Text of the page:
5 UFC main events that Dana White absolutely hated
UFC president Dana White can often be a hard man to please. In the cutthroat world of the UFC, once you reach the top, it’s not enough to win your fights – you’ve got to win in style to really impress. Over the years, we’ve seen a number of big-time UFC main events that, for some reason or another, White simply hated.
This isn’t always the case – there have been occasions when White has actually defended a main event and its participants against the scorn of the media. However, when White’s ire is aimed at one of his own main event fights, it’s always shocking – and pretty entertaining – to see.
With this in mind, here are five UFC main events that Dana White absolutely hated.
#5 Israel Adesanya vs. Yoel Romero (UFC 248)
Israel Adesanya’s UFC middleweight title defense against Yoel Romero at UFC 248 was expected to be an explosive, exciting encounter pitting two of the best 185lbers in the world against one another. Sadly, the fight failed to live up to expectations.
Adesanya and Romero largely put on a staring contest, with only glancing blows landing throughout. ‘The Last Stylebender’ would win a unanimous decision mostly based his leg kicks, and nobody in attendance at the T-Mobile Arena was happy.
Unsurprisingly, that included UFC president Dana White, who seemed disgusted with the fight’s lack of action.
In the direct aftermath of the event, White went on a frank tirade, largely laying the blame for the lacklustre fight at Romero’s doorstep.
White suggested that Romero should’ve come out “like a bat out of hell” and attacked Adesanya, and instead he was simply “acting like he was trying to fight”.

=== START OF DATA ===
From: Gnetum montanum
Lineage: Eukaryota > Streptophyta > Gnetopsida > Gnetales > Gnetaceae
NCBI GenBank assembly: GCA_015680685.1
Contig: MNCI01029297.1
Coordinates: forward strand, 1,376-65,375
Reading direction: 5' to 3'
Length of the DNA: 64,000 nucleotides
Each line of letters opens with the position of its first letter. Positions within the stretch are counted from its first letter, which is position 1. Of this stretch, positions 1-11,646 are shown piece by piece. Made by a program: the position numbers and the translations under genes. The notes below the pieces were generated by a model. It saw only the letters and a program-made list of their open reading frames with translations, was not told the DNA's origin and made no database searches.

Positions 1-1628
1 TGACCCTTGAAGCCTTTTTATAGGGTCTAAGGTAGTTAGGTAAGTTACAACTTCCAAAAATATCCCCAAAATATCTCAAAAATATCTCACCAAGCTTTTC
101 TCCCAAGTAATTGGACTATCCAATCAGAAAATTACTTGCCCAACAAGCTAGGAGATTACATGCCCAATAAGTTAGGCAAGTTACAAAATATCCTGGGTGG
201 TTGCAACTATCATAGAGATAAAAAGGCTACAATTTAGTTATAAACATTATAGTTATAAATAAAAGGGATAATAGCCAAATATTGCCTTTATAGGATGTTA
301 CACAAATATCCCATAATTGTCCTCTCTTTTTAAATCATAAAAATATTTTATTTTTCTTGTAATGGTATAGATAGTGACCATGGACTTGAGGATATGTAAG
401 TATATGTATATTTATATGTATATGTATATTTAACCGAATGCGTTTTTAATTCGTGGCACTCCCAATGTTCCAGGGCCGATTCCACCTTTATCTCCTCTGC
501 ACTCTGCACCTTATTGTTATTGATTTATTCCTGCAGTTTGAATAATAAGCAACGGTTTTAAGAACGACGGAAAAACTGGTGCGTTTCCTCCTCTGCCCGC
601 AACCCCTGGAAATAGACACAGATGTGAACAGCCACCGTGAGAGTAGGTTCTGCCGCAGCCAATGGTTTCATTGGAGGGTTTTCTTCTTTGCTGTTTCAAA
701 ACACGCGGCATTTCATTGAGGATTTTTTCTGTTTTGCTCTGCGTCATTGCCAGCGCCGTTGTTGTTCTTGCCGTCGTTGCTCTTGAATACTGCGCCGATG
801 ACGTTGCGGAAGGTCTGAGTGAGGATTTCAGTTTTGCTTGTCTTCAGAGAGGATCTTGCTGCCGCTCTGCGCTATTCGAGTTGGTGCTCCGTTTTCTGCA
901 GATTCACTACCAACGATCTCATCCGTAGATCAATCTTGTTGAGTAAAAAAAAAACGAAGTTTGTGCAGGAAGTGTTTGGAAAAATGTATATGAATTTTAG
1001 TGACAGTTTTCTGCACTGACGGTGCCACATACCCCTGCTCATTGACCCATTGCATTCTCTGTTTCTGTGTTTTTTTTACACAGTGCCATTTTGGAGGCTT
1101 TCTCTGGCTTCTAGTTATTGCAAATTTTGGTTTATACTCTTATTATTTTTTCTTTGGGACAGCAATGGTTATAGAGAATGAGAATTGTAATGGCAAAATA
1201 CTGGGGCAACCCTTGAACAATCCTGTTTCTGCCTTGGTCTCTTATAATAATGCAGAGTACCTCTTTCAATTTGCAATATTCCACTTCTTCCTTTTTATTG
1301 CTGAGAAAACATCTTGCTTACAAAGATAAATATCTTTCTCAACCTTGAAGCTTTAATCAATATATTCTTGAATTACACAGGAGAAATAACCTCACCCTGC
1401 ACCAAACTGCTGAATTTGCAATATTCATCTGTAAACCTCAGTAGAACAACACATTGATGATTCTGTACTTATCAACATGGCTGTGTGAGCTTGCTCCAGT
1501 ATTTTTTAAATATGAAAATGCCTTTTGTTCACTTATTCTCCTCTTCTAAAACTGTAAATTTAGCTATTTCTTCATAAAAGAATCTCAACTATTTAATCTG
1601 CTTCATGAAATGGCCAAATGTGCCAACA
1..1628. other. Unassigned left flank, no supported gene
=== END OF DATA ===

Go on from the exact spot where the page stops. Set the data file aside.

Fascinatingly, the UFC President also admitted that the promotion’s matchmakers weren’t keen on making the clash in the first place given Romero was on a two-fight losing streak – but the “goofy fan” in him meant that he pushed it through.
In hindsight, White admitted, they probably should’ve waited to book Adesanya against Paulo Costa, who was the top contender and injured at the time.
In the end, the UFC president was simply angry with the fight overall, although he also stated that “you can literally put in one hand sh*tty fights that we’ve done”. Unsurprisingly, after this disappointing fight, Romero departed the UFC for Bellator MMA.
#4 Quinton Jackson vs. Rashad Evans (UFC 114)
The fight between Quinton ‘Rampage’ Jackson and Rashad Evans at UFC 114 was undoubtedly one of the most highly anticipated UFC fights of all time. The feud between the two light heavyweights was filled with bad blood, and it seemed like the clash was guaranteed to produce some fireworks.
However, while it didn’t turn out to be the worst UFC main event of all time, the fight – which was won by Evans via unanimous decision – wasn’t anywhere near as explosive as fans might’ve hoped.
Essentially, Evans recognised he had a big advantage over Jackson in the grappling department, and used it to win – largely avoiding the slugfest that people expected.
At the time – probably due to the star power of both men – Dana White was largely quiet on the events of the fight.
That changed around a year later, when the possibility of a Rashad vs. Rampage rematch began to circulate around the internet. Surprisingly enough, UFC fans seemed excited by the idea, clearly forgetting how dull the first meeting had been.
Dana White, however, had other ideas entirely. When asked by USA Today about the possibility of a rematch, the UFC president was quick to shut the idea down.
White stated that “talking is fun before the fight, but if you do all this talking and then go in there and don’t fight, who wants to see that cr*p again?” He went onto label the fight a “f*cking snoozefest” that nobody would want to see for a second time.
UFC 114 did over a million buys on pay-per-view – perhaps explaining why White stayed quiet at the time – but it was clear by this reaction that this was one UFC main event he hated.
#3 Gray Maynard vs. Clay Guida (UFC on FX 4)
Widely recognised as one of the worst UFC main events in the history of the promotion, the 2012 clash between Gray Maynard and Clay Guida – which headlined the UFC’s fourth show on FX – was a genuinely atrocious fight.